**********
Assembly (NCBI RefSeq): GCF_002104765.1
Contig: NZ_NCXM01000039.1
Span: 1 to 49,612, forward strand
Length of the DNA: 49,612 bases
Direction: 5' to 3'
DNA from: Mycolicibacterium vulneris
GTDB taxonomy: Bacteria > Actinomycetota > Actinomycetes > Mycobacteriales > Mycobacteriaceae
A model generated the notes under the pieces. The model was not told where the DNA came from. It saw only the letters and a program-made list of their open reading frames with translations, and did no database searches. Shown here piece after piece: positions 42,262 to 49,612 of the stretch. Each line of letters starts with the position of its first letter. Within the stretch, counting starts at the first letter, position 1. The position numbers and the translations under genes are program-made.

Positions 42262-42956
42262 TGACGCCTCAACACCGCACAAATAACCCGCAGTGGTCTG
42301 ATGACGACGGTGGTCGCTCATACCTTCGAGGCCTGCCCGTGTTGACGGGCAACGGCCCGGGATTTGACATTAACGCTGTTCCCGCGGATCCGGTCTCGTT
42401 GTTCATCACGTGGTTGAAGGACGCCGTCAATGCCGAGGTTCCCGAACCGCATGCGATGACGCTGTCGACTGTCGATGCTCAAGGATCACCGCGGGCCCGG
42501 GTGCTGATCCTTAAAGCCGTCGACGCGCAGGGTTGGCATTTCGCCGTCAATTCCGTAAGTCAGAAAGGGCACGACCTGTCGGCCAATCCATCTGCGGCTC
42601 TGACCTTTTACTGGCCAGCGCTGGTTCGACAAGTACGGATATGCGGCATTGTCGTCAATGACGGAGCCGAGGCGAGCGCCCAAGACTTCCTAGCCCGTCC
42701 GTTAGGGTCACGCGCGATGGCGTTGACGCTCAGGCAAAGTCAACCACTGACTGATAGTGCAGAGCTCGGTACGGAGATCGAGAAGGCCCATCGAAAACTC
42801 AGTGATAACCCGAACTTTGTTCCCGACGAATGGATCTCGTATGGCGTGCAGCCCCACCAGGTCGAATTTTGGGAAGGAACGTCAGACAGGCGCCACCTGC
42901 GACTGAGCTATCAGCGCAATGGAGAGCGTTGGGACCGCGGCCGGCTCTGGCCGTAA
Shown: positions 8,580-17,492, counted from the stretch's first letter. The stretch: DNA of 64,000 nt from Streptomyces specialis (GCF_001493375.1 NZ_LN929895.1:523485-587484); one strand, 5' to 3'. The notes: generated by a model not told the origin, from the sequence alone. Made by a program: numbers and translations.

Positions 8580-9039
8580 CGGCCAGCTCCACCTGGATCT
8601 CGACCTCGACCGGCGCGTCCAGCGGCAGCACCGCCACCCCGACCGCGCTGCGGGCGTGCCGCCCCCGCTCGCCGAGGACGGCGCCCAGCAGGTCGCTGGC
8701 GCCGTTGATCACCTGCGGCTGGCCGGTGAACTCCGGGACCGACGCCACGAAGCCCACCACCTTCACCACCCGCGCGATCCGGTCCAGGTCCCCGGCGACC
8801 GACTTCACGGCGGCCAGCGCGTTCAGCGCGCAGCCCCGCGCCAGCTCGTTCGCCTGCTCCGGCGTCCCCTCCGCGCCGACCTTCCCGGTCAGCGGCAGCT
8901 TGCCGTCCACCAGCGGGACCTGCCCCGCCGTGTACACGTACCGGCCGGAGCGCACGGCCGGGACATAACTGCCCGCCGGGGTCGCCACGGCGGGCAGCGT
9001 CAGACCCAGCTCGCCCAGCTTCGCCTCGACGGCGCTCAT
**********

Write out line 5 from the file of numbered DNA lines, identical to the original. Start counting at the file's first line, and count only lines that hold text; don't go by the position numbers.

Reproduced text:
Direction: 5' to 3'